When the topic of leadership comes up, odds are your mind conjures names or images of well-known politicians and business owners. While you’d certainly do well to learn as much as you can from great entrepreneurs and corporate leaders, many second-best leaders — people like you and me — have equally impressive stories to tell.
We usually miss these “nobodies.” We don’t realize, however, that we can relate to underdogs and common people more than great leaders. Little fellas are the ordinary people who rise to the occasion, whenever the occasion arises.
Many of these stories are from general fields. If you exhibit leadership because it’s your job, expect to find only non-greatness there. When leadership arises out of a need or for a cause, it turns into a virtue. True leadership commands gratitude and respect.
Here are a few lessons from some ordinary people who won’t appear nearly so ordinary once you learn their backgrounds.
1. Rick Rescorla.
What can a security director of a company like Morgan Stanley do to inspire? A lot.
Ask any of the thousands of people who owe him their lives. Thanks to Rick Rescorla, 2,700 Morgan Stanley employees working in the World Trade Center escaped the collapse during the 9/11 terrorist attacks. The drills he designed and trained them in saved all but six of his colleagues.
Rescorla has more to his credit: He actually predicted an event such as of 9/11 when he was with a Morgan Stanley legacy group, the Dean Witter Corporation.
He didn’t spend his time gazing into crystal balls. He was a professional. He was alert. He used his intuition, intelligence, research and all that he learned from years of experience in guerilla warfare to think deeply about risks. Risks that others — including government organizations such as the Port Authority — remained blind to. Even after he sought to open their eyes.
Rescorla went back to save the remaining injured, confused and disoriented people. None of them made it out it out of the tower.
2. Bob Bartlett.
What would you do for your team? Arctic explorer and seafarer Robert “Bob” Abram Bartlett captained the Karluk Expedition (1913-1914). His ship was trapped in Arctic ice. The designated “leader” of the expedition abandoned ship and set off with his men. Bartlett could have fled, too. He could have saved his own life. He didn’t.
Instead, along with another crew member, he undertook a 700-mile journey to Siberia — most of it on foot — and returned with another ship to save his stranded crew.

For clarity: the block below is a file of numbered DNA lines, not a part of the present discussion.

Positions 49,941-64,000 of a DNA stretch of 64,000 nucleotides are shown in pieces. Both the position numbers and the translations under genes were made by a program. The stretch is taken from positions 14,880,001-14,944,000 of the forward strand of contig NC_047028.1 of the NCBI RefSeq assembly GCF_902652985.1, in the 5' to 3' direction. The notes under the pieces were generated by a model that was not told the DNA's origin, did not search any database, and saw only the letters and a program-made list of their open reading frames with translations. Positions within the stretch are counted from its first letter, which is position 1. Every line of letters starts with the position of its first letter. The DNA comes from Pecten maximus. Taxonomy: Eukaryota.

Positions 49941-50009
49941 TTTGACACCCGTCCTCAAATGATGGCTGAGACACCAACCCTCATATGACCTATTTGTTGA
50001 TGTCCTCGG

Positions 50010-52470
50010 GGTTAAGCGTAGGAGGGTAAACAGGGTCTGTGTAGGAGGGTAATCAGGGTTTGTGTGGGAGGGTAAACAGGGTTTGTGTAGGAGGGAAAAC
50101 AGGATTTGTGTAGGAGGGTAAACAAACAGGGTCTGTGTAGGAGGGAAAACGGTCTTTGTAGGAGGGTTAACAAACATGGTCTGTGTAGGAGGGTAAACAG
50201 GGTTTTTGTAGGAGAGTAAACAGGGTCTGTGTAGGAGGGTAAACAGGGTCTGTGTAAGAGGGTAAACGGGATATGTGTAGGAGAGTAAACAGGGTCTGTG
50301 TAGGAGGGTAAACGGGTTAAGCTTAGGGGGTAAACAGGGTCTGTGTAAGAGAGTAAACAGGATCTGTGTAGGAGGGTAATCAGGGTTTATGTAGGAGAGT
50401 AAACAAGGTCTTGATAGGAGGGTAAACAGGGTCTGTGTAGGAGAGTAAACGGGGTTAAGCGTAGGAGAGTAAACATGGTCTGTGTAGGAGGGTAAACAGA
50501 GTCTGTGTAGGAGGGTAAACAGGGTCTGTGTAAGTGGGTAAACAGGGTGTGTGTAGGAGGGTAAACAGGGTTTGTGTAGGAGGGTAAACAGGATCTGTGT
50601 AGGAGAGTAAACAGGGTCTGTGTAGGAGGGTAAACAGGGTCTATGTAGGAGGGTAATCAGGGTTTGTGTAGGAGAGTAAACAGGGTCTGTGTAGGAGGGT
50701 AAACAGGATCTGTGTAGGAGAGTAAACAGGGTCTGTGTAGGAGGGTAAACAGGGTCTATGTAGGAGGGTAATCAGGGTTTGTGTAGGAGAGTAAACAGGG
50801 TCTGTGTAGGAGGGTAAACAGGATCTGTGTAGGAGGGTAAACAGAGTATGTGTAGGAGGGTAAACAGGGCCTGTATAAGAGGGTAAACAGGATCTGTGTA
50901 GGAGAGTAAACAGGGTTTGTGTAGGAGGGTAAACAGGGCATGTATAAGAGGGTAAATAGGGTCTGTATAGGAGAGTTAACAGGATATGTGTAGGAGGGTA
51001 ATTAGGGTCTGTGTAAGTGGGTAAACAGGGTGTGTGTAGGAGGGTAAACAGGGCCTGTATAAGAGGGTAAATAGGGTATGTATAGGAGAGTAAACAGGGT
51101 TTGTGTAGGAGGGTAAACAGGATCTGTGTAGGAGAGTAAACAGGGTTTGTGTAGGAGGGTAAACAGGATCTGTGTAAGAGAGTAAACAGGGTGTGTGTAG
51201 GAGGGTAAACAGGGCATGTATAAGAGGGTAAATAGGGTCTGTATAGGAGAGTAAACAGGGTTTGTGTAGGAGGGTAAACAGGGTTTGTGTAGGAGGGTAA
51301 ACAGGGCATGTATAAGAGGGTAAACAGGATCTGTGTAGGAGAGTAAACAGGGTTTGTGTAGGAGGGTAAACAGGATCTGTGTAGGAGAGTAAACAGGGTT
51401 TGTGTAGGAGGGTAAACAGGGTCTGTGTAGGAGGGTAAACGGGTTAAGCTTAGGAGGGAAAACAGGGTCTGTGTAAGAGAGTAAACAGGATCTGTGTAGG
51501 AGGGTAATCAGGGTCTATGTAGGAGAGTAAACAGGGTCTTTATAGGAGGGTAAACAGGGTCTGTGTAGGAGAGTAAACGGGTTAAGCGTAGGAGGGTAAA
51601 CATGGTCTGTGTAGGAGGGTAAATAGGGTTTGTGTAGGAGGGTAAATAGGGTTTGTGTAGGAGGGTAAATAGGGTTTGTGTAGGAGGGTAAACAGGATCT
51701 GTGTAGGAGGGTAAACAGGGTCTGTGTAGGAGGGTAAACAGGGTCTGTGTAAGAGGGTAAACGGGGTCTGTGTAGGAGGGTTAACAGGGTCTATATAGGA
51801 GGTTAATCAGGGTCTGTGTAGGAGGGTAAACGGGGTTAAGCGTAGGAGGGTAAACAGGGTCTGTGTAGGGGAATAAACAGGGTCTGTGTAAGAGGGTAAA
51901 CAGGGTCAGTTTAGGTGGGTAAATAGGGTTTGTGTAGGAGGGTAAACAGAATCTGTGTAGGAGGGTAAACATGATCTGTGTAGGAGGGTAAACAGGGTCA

In 1917, Bartlett rescued members of Donald Baxter MacMillan’s Crocker Land Expedition, who had been stuck on the ice for four years.
3. Whitney Young Jr.
What would you do if a more popular and powerful leader overshadowed your work?
Whitney Young Jr. played a critical role in the civil rights struggle, despite being far less well-known than Martin Luther King Jr. He still managed to work his way into the Oval Office and corporate board rooms, working closely with other leaders within the system.
A number of schools and administration facilities are named after Young (including First Lady Michelle Obama’s alma mater). He led the National Urban League, put in place many anti-poverty programs such as Job Corps and Head Start, dedicated himself to the cause of race relations and persuaded President Richard Nixon to support these social programs.
4. Jaci Adams.
Would you let your own deficiencies hurt your growth? Many people do. Not Jaci Adams. A 55-year old transgender woman, Adams was abused and neglected throughout her childhood. It only made her stronger. She learned her lessons and took up advocacy for others after being diagnosed with HIV in 1983.
As a longtime volunteer with the AIDS Law Project of Pennsylvania, Adams ran well-established programs focused on HIV and transgender awareness. “Jaci Adams was a fierce leader, mentor and friend who was unafraid of sharing her own difficult life experiences in an effort to make a difference in the lives and actions of others,” said Gloria Casarez, director of the Office of LGBT Affairs of Philadelphia.
Adams continued to raise funds for the cause while battling cancer and was featured in POZ magazine’s 2013 edition of the POZ 100: Celebrating Unsung Heroes. She died in February 2014.
5. Dr. Victoria Brander.
Some people dedicate their lives to others. Dr. Victoria Brander is one of them. In 2003, she founded the nonprofit Operation Walk Chicago to help impoverished patients worldwide. Her mission’s unique selling position: Patients who are financially well-off donate toward the cost of treating others.
Brander believes in opening up her heart to help others. She’s interested human connections, and she deems it her responsibility to be of service to others.
6. Patricia Carrigan.
The glass ceiling seemingly refuses to shatter. But there are those who love the sound of breaking glass. Patricia Carrigan was the first woman to be named manager of a General Motors assembly plant. Carrigan, a women of grit and steel, handled this typically male role in style.
Carrigan was assigned the Lakewood plant, which had a history of labor-related problems. She not only addressed issues head-on but turned the plant into a profit center for the company.
A common thread runs through these stories. You can see the pattern: People took responsibility on their own, made things happen because they took action, held themselves accountable and brought guts, determination, compassion, courage and patience to their work.
These are the traits of truly great leadership. Not every individual who embodies these characteristics will make the front page of the paper or news feed, but their legacy remains. People will remember, and respects will be paid.